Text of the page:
The Pere Marquette Railway
was a railroad that operated in the Great Lakes
region of the United States
. The railroad had trackage in the states of Michigan
and the Canadian province of Ontario
. Its primary connections included Buffalo, New York
, Toledo, Ohio
and Chicago, Illinois
It was incorporated on January 1
as the Pere Marquette Railroad Company
from the merger of several Michigan railroads, the most prominent being:
The company was reincorporated on March 12, 1917 as the Pere Marquette Railway.
In the 1920s the Pere Marquette came under the control of Cleveland financiers Oris and Mantis Van Sweringen who also controlled the New York, Chicago and St. Louis Railroad, Erie Railroad and Chesapeake and Ohio Railroad and planned to merge the four railroads. The ICC did not approve the merger and the Van Sweringen brothers sold their interest in the Pere Marquette to the C&O, with which it formally merged on June 6, 1947. The C&O has since become part of CSX Transportation.
In 1984, Amtrak named their passenger rail service between Grand Rapids, Michigan and Chicago the Pere Marquette.
The 2004 film "The Polar Express" featured Pere Marquette 1225, a steam locomotive originally serving the Pere Marquette. The train seen in the movie, although not the same train in the book, was a model of the 1225 based from actual measurements and recordings of the 1225. The locomotive was scheduled to be at the premiere in Grand Rapids, originally where the writer of the popular children's book, Chris Van Allsberg, was born, but canceled due to interferences with the schedule of CSX.
On July 20 1907
an excursion train of 800 passengers from Ionia
collided near Salem
with a freight train, killing 31 and injuring 101. The accident apparently happened because of a hand-written schedule on unlined paper whose columns did not line up, and were misread by the freight crew. The Interstate Commerce Commission
investigation also cited various safety violations including use of pine instead of oak for car walls and an omission of steel plates required for mail cars. This remains Michigan's worst rail disaster.
- Toledo Division — Saginaw, Michigan to Toledo, Ohio (at Alexis)
- Ludington Division — Saginaw to Ludington, Michigan (now part of the Pere Marquette Rail-Trail)
- Detroit Division — Detroit, Michigan to Grand Rapids, Michigan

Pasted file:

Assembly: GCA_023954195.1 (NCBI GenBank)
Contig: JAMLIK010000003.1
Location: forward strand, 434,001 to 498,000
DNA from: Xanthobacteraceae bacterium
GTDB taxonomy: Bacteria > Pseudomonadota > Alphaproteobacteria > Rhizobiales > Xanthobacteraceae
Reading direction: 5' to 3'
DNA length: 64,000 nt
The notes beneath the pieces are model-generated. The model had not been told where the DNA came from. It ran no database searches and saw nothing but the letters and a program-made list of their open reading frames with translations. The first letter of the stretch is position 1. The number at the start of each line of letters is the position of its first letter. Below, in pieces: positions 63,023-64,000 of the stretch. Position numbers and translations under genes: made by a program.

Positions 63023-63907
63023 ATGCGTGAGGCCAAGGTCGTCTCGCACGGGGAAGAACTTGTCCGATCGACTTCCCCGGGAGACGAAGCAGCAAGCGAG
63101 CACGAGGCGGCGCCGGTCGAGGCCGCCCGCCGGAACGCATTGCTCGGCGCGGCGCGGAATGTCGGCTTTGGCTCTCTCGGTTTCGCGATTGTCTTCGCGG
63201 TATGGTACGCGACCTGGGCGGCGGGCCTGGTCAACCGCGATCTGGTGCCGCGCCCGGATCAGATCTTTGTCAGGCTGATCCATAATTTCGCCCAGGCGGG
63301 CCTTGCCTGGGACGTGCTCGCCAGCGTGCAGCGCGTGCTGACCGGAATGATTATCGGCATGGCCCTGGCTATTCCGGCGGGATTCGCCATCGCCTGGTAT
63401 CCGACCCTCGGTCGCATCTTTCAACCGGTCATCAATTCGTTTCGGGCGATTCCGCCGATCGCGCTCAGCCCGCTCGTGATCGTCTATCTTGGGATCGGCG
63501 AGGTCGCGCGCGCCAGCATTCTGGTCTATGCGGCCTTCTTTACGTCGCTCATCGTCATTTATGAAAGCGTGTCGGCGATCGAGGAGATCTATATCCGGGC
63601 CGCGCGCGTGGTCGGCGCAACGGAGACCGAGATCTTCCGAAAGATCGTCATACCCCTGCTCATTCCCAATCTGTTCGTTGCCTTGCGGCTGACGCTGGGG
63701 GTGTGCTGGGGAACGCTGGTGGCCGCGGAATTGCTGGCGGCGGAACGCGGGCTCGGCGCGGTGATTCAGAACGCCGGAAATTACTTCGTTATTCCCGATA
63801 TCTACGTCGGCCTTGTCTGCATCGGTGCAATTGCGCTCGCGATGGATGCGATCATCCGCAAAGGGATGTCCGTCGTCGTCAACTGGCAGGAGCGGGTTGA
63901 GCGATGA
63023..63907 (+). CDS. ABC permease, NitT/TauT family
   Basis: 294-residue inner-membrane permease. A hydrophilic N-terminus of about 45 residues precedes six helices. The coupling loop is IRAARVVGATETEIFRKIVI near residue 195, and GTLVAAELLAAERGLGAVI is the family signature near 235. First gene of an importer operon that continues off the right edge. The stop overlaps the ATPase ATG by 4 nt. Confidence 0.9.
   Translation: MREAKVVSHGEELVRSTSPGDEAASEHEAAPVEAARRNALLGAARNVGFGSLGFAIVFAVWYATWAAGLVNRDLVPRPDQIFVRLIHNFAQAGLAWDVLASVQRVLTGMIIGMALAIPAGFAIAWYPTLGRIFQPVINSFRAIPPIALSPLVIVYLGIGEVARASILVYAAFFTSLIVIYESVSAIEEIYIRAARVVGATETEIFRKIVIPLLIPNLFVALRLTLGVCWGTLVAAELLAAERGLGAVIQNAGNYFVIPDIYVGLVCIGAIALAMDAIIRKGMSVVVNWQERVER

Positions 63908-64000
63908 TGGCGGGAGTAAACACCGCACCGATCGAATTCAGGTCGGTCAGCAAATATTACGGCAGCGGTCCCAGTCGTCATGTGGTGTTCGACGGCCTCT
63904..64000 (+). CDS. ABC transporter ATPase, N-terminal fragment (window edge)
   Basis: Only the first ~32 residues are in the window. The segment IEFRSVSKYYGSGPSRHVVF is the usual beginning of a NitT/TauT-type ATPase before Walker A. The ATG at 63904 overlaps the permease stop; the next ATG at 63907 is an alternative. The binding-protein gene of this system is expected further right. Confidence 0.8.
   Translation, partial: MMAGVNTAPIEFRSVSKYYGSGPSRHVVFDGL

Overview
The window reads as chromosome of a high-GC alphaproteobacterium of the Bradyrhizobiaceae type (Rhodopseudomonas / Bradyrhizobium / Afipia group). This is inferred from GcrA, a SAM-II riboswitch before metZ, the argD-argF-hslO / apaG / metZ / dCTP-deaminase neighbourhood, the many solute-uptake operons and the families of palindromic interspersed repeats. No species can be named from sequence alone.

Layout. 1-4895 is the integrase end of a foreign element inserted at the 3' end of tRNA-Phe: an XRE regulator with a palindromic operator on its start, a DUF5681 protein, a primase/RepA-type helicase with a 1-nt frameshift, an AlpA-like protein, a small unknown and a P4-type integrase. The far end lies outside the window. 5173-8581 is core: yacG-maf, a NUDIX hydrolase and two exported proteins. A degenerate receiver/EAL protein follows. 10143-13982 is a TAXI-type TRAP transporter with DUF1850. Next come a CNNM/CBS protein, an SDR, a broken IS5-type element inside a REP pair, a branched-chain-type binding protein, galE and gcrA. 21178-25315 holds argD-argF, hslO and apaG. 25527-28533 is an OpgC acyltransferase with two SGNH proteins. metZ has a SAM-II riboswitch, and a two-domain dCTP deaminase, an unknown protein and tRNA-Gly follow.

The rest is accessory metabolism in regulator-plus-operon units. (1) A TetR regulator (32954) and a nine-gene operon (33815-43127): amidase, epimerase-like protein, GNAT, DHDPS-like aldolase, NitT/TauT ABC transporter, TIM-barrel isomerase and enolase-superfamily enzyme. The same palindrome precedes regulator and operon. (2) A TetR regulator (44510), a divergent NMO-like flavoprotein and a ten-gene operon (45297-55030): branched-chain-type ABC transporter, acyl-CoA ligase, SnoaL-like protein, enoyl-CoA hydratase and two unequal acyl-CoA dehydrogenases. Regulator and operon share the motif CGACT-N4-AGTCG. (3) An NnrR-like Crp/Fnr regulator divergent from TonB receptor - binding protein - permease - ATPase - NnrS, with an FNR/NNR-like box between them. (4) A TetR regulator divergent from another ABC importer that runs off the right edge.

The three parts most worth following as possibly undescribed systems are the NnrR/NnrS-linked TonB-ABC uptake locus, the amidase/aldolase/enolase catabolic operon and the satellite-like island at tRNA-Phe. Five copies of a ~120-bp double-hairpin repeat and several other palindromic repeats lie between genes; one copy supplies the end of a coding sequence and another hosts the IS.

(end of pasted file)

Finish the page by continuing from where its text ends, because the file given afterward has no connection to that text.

- Grand Rapids Division — Elmdale, Michigan to Saginaw, Michigan
- Chicago Division — Grand Rapids, Michigan to Porter, Indiana and (via trackage rights) Porter, Indiana to Chicago, Illinois
- Petoskey Division — Grand Rapids, Michigan to Bay View, Michigan
- Saginaw Subdivisions — Saginaw, Michigan to Port Huron, Michigan via two routes and to Bay City, Michigan
- Canadian Division — Lines in Canada, including Windsor, Ontario and Sarnia, Ontario to Buffalo, New York
The Pere Marquette also operated a number of rail car ferries
on the Detroit
and St. Clair Rivers
and on Lake Erie
and Lake Michigan
. The PM's fleet of car ferries, which operated on Lake Michigan from Ludington, Michigan
, and Manitowoc, Wisconsin
(see SS Badger
), were an important transportation link avoiding the terminal and interchange delays experienced by freight traveling around the southern tip of Lake Michigan and through Chicago.
Pere Marquette 18
On September 10
, Pere Marquette 18 was bound for Milwaukee, Wisconsin
, from Ludington, Michigan
, with a load of 29 railroad freight cars and sixty two persons aboard. Near midnight, the vessel began to take on massive amounts of water. The captain dumped nine railroad cars into Lake Michigan
, but there was no use -- the ship was going down. The Pere Marquette 17, traveling nearby, picked up the distress call and sped to assist the foundering vessel. Soon after they arrived, and before the Pere Marquette 17 could come alongside, the Pere Marquette 18 plunged to the bottom of Lake Michigan with the loss of 28 lives; there were 33 survivors.